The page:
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Why do customers switch? The dynamics of satisfaction versus loyalty

Banwari Mittal (Marketing Faculty Member, Northern Kentucky University, Highland Heights, Kentucky, USA)
Walfried M. Lassar (Assistant Professor of Marketing, University of New Hampshire, New Hampshire, USA)

Journal of Services Marketing

ISSN: 0887-6045

Article publication date: 1 June 1998


One of the most unexamined assumptions marketing firms have made in recent years is that satisfaction alone will guarantee customer loyalty. Our research questions this assumption. We explored the correspondence between customer satisfaction and loyalty, and found as many as half of the “satisfied” customers to be predisposed to switching service suppliers. This satisfaction‐loyalty gap reflects the fact that different components of service quality drive satisfaction versus loyalty. Satisfaction is driven more by “technical quality” (the quality of the work performed) than by “functional quality” (how the service work was delivered); however, once satisfaction is achieved, loyalty is driven more by functional than by technical quality. This is the pattern of influence for a “low contact” (where customers’ direct contact with service providers is absent or marginal) service. For a “high contact” service, the pattern of influence is exactly the reverse. Of significant importance to service managers, the paper explains the dynamics of loyalty versus satisfaction and derives their managerial implications.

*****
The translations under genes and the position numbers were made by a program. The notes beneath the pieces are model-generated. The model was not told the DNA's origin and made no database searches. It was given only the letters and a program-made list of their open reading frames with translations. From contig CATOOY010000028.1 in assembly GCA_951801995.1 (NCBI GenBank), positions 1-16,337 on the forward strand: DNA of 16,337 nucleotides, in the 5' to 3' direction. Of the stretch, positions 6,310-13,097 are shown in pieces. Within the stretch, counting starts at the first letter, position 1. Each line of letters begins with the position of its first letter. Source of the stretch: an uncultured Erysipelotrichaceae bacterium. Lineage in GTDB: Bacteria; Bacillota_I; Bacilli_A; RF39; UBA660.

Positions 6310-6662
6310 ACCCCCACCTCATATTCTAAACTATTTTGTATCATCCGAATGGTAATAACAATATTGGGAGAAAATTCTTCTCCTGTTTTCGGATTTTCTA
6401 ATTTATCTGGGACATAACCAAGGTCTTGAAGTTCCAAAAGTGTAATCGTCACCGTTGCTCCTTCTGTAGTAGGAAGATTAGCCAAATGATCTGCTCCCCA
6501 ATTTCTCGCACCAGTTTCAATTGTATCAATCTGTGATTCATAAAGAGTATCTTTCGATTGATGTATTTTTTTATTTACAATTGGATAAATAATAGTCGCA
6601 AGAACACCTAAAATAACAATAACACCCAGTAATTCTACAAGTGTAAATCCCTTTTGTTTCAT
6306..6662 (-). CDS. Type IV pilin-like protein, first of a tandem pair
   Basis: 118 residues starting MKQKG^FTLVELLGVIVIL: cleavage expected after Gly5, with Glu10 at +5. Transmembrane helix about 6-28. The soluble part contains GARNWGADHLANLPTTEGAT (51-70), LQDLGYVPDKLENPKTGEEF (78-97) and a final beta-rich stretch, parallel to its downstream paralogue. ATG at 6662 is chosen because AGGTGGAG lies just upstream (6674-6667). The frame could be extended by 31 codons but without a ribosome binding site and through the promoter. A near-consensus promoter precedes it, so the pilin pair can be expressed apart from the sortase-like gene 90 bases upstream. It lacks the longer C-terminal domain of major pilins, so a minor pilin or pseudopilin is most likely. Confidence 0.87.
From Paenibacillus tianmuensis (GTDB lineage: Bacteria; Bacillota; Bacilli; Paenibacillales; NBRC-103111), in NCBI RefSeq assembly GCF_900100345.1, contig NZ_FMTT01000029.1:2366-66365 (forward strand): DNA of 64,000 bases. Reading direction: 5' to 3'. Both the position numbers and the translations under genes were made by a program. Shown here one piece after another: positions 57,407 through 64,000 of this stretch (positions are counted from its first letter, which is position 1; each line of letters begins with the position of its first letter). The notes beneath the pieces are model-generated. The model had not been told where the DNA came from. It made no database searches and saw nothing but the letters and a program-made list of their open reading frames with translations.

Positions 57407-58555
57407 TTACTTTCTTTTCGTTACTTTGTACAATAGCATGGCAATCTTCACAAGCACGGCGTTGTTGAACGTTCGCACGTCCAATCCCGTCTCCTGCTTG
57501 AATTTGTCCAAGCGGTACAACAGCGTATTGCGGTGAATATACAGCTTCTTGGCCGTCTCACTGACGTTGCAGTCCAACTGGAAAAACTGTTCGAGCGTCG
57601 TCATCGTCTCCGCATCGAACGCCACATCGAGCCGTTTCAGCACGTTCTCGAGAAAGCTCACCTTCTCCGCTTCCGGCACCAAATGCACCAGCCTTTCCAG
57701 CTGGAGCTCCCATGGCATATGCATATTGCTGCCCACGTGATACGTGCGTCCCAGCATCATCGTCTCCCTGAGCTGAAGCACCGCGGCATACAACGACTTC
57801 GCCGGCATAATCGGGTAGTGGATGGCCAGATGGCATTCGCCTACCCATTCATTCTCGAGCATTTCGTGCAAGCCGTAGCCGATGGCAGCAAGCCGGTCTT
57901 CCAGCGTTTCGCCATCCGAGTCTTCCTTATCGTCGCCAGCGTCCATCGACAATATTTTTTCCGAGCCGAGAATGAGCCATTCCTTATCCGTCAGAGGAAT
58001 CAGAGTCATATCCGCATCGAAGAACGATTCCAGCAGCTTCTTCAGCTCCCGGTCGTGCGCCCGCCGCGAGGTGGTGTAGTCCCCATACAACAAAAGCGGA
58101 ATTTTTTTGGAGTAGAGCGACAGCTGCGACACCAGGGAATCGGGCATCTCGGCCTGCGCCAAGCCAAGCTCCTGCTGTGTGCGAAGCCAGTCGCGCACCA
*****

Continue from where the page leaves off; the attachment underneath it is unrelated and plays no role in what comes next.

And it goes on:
Mittal, B. and Lassar, W.M. (1998), "Why do customers switch? The dynamics of satisfaction versus loyalty", Journal of Services Marketing, Vol. 12 No. 3, pp. 177-194.




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